The Great American Beer Festival is once again upon us, running from October 6 to 8 in downtown Denver. As you walk inside the Colorado Convention Center, pretzels draped around your neck, you might be awestruck and even overwhelmed by all the boozy options that await you—more than 3,500 brews, to be exact.
Let us help guide you. Here are five of Colorado’s finest brews for you to seek out while exploring the country’s biggest beer event.
1. Great Divide Brewing Co.: Velvet Yeti
Great Divide founder Brian Dunn calls the newest and smoothest member of the Yeti family an “approachable beer with a lot of character.” While the rest of the Yeti beers tend to pack a punch in terms of alcohol content, Velvet Yeti comes in at just five percent ABV. To highlight the brew’s rich caramel roast and chocolate notes this beer is served on Nitro instead of regular CO2. While it will soon be a regular fixture at Great Divide taprooms, this draft-only, Colorado-only brew is worth seeking out when it makes its debut at GABF this week.
2. WeldWerks Brewing Co.: Double Dry Hopped Juicy Bits
WeldWerks Brewing Co. decided to experiment with their popular Juicy Bits brew in a new version being released this week. “It’s one of the best beers we have made so we are excited to pour it at GABF,” says Neil Fisher, head brewer and co-owner at WeldWerks. This New England-style IPA is not entered in the competition (maybe next year, says Fisher) but will definitely attract a lot of fans and those interested in finding out whether its legendary “haze” is now more aggressive.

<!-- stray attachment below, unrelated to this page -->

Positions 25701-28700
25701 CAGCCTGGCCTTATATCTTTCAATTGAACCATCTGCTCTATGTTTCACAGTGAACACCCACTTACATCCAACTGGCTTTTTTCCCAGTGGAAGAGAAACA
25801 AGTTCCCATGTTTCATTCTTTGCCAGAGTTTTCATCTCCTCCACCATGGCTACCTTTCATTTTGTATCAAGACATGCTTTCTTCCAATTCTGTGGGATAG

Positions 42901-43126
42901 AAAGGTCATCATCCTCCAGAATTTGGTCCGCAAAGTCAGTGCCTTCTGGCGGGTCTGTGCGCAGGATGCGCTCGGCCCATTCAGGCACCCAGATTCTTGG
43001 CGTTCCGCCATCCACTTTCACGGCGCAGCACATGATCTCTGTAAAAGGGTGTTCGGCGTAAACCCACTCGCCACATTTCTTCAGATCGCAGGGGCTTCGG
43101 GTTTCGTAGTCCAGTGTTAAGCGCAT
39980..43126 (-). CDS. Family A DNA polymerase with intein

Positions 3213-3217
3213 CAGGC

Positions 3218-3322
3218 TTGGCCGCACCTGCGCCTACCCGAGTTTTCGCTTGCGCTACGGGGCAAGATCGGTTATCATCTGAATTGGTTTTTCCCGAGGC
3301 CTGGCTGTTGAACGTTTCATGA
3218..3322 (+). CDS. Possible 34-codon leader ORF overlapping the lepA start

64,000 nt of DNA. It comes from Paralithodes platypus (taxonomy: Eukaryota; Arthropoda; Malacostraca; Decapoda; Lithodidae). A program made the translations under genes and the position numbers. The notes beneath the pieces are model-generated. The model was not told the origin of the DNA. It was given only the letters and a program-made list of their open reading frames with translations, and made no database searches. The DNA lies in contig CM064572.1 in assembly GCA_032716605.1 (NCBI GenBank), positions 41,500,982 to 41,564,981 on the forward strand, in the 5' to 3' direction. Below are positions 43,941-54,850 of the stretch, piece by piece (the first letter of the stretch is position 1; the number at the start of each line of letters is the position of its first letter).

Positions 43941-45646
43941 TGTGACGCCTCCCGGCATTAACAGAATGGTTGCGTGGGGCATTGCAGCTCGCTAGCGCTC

3. Call to Arms Brewing Company: More Like Bore-a-Phyll
Billy Madison fans (“Chlorophyll? More like Bore-a-Phyll”) won’t be the only ones crowding around for a taste of this American wet-hopped IPA. Jesse Brookstein, taproom manager at Call to Arms Brewing Company, says this beer was scientifically brewed to fit its judging category. It’s actually a wet-hopped and dry-hopped IPA with big citrus and melon notes, plus the chlorophyll flavor profile judges look for. “It’s an extreme version of a west coast IPA with a bunch of fresh, earthy hops to it,” he says. This beer will also be on draft at the Call to Arms taproom this week.
4. Elk Mountain Brewing: Wapiti Wheat
Last year’s silver medal winner in American wheat is back. With banana and clove notes from German Hefeweizen yeast, this straw-colored beer has been around for awhile. In fact, it is a “main staple” of the Elk Mountain taproom, notes founder Tom Bell, who first worked on the recipe as a home brewer some 20 years ago. But most beer enthusiasts will want to revisit this easy-drinker to judge its fighting form as it returns to the competition.
5. Factotum Brewhouse: Caramel Corn Cream Ale
The story behind this American-style cream ale gives us a reason to seek it out. Factotum is an incubator for home brewers, where everyone from amateurs to experts can utilize the brewhouse’s equipment to test out their beer recipes. “This beer won our in-house March Madness-style home brewers bracket, [which pits] keg versus keg. The first [keg] to kick advances to the next round,” explains Factotum Brewhouse co-owner Christopher Bruns. “The grand prize was to brew up a large batch and bring it to our booth at GABF.” The Caramel Corn Cream Ale is the brainchild of home brewer Aaron Murphy. See for yourself if the hype is legit.
Bonus: Oskar Blues: Death By Coconut
Sure, this limited release seasonal, brewed in Longmont, has made the rounds in Colorado, but outside of the Convention Center, it’ll be hard to track down for another few weeks. Most stores, even big players like Argonaut, don’t have this year’s release quite yet. A robust porter that tastes like chocolate with pitch perfect notes of coconut, the smooth mouthfeel of this cold-weather classic will have you ready for winter.